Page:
No One in Charge

January 29, 2016

To maintain its health, the mind needs its own place to rest: not just resting in sleep, resting with alertness, awareness. That kind of place requires several skills. One is the skill of just being able to be quiet. Another is the skill of being able to cut away your interest in things outside. Some people find this to be the scary part of the meditation. We’ve been taught to believe that our goodness consists of our being concerned about things outside, and here we are telling ourselves that, for the time being, those things don’t matter. As they say in the forest tradition, the sky could be falling but we’re going to stay right here and not let it get to us, because we need a part of the mind that things don’t get to. That’s our sanity. That’s our safety.

So learn how to find a spot inside where you’re at ease with the breath and learn how to protect it. Learn how to catch your thoughts as they go running out, or at the very least catch your tendency to follow them. They can go, but you don’t have to go with them. You want a spot where you can see them go, but you’re not following along. You’re not getting into them.

For many of us, it’s like a car driving up. The driver stops and says, “Hey! Come on in!” and you jump in the car and you ride off. You very rarely ask, “Who’s driving?” “Where are we going?” The car looks shiny, so you think, “Let’s go,” and you jump right in. But now you want to be in a position where the thoughts may come but you don’t get into them. And that’s not simply a matter of making yourself dull to the world or dull to your thoughts. In fact, you have to be very alert to them, very quick to their nuances to see the various ways in which they might try to catch you, or the ways in which you allow yourself to be caught.

Sometimes, when superficial thoughts don’t get you, the ones that seem more important will: What are you doing with your life? Why are you sitting here not helping other people? Why aren’t you getting on with the big scheme of things? Remind yourself that, as the Buddha said, there really is no big scheme of things. Samsara is just a wandering-on, and it’s rather aimless. In the words of Hölderlin, the German poet, it’s “diverging lines.” The lines of our lives come together and then drift apart. That may sound scary, but it’s actually very liberating. If there were a plan to the universe, we’d have to figure it out so that we could follow it. Yet obviously it’s not written down in clear terms anywhere in nature, so we’re left with a game of guessing.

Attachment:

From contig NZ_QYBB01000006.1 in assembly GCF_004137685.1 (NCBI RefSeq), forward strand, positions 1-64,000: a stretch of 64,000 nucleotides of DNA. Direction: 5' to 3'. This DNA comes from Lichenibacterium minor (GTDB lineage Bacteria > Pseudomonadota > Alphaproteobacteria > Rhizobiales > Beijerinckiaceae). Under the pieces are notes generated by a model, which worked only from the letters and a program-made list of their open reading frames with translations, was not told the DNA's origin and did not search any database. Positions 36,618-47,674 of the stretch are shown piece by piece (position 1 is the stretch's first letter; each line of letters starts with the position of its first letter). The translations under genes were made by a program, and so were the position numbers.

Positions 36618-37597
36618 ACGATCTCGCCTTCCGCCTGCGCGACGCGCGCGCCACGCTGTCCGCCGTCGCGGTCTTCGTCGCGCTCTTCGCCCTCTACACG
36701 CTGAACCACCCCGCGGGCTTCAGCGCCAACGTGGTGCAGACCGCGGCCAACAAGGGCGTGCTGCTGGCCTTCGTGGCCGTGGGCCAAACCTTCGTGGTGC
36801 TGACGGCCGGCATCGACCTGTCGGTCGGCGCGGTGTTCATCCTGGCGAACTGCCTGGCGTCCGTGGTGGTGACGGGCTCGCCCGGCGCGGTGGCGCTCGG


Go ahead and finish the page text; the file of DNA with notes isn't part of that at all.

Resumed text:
As the Buddha said, the wandering-on just wanders, but you can give a direction to your life. You’re not obliged to fit into anyone else’s pattern for how your life should go. You get to make the choice. Now, some people take that as a license for all kinds of misbehavior, but as the Buddha said, there is a pattern to the way actions give their results that doesn’t let you simply get away with things. This pattern is built into the nature of action. If you act on motivations based on greed, aversion, or delusion, there’s going to be suffering. If you act on motivations based on renunciation, non-ill will, or harmlessness, it pulls you out of suffering. So it’s not the case that, because there’s no purpose to things, there’s no pattern at all. You’re not totally free to shape things as you like and always get the results you want. But you can master the pattern so that your actions lead to a good purpose.

The question then becomes: What kind of happiness do you want out of this pattern? Where will you find satisfaction? Where will you find fulfillment?

As the Buddha said, fulfillment comes from letting go. Several of the ajaans have said that the practice is basically one thing clear through. It starts with generosity and it ends with total letting go. But you also have to work on developing—in other words, developing the good qualities that will allow you to let go with skill, because if you have nothing at all in the mind, then when you let go of things, you’re a pauper. There’s nothing left that you can use. But if you develop good qualities in the mind, then the things that you don’t need anymore you can put aside, but you’re not poor. You’ll still have those good qualities. In other words, you’re not deprived of them when you let them go. They’re still there for you to use.